Ron Kessler to be honored with Exceptional Award for Honorary Alumnus

Ron Kessler to be honored with Exceptional Award for Honorary Alumnus

By Elizabeth McGuire

Of the many attributes listed on Ron Kessler’s bio, a very important one is missing: he writes bad poetry really well. Kessler takes great pride in this skill, although many of his colleagues may not know about it.

One recent poem, crafted for his 10-year-old granddaughter’s birthday, imparted wisdom and encouragement from her “septuagenarian papa” that he hopes might stick with her long after he’s gone.

Viki and Ron Kessler

When he’s not creating rhyming couplets, Kessler is founder/principal of the Ron Kessler Group (RKG), an executive coaching firm that provides one-on-one leadership and performance coaching to clients and enterprises of all sizes.

Kessler began RKG after a 35-year career as a lawyer, and he is passionate about regional and entrepreneurial economies. He has served universities, chambers and the private sector in creating entrepreneurial networks that commercialize technology, create jobs and wealth, and grow and retain indigenous enterprises.

Kessler is a former Partner-in-Charge of the Austin Office of Jones, Day and former partner at Locke Lord. He was the 1993 Chair of the Austin Chamber of Commerce; a past president of Austin Area Research Organization and present Board Member. He serves on the advisory boards of Frost Bank/Austin; the Nature Conservancy of Texas; IC2 and the Center for American and International Law. He is also former Board member of the Texas Civil Justice League; Advisory Council of the University of Texas, College of Fine Arts; Board member of Rites of Passage Development, Inc. and Adjunct Professor, Episcopal Seminary of the Southwest.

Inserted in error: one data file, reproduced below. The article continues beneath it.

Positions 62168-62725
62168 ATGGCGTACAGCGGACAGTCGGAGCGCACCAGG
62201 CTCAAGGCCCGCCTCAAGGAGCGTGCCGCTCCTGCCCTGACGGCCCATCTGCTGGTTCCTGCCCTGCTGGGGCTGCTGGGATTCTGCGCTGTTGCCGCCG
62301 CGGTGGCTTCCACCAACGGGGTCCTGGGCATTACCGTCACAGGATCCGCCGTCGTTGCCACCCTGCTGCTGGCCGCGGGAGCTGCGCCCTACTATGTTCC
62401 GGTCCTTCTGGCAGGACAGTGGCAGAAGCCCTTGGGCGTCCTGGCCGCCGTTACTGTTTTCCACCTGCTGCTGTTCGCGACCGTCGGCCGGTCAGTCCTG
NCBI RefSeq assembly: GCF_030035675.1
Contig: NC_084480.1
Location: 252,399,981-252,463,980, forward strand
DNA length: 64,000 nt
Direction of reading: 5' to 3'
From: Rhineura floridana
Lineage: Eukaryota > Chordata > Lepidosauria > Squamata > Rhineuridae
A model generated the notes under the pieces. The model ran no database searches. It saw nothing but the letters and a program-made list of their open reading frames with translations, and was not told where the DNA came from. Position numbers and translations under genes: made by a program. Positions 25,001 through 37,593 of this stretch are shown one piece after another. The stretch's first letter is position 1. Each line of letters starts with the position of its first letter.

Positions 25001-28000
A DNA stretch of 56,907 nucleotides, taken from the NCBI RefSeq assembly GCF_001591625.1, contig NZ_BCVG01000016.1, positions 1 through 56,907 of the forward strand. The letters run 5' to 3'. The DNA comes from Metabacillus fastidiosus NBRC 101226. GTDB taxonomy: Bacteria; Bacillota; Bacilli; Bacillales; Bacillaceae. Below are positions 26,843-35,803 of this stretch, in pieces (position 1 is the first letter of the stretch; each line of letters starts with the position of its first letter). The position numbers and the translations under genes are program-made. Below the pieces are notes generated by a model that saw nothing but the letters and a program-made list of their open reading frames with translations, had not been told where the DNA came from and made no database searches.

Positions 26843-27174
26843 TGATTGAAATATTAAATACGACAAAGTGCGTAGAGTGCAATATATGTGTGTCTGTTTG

Born and raised in Kansas, Kessler attended the University of Kansas and came to Texas in 1963 to attend law school at SMU. After graduating in 1966 he served in the Peace Corps in Venezuela, where he and his wife, Vicki, were married. They returned to Dallas to start their family and his legal career in 1968. The Kesslers later moved to Austin and raised their three children here. Today they are the grandparents of nine “way above average” grandchildren.

In June, Kessler will receive Leadership Austin’s Exceptional Award for Honorary Alumnus, which is given to an individual who is not a graduate of Leadership Austin. The selection is made on the basis of lifetime achievement of community service that epitomizes the highest standards of integrity and a commitment to the core values of Leadership Austin.

Leadership Austin is proud to honor Ron at the upcoming Best Party Ever on Friday, June 2, 2017.

Tell us about making the switch from law to executive coaching…

In 1994 the law firm where I was managing partner was closing their Austin office. My identity was wrapped up in that job and I was challenged to find a new identity and my real purpose in life. Often we don’t find that purpose in life without a disappointment.

I spent seven years finding my identity, and I also found my calling as a values-based coach. In 2003 I started the Ron Kessler Group. I was 61 years old. I made that transition and I left law to start coaching full time. It has proved to be very satisfying.

So often we come to a fork in the road and we just stay there, because we don’t know where to go. There is wisdom in the fork in the road. As Yogi Berra would say, “When you come to the fork in the road, take it.” And if you get down the road and it doesn’t work out, there will be another fork. The trick is to stay in motion.

It takes courage to make big changes. The root word of courage is “cor” (in Latin it means heart.) When we have courage we are coming from our heart, not our head. The head can vector us in strange ways, but our heart will lead us to our passion—to some place we can make a difference.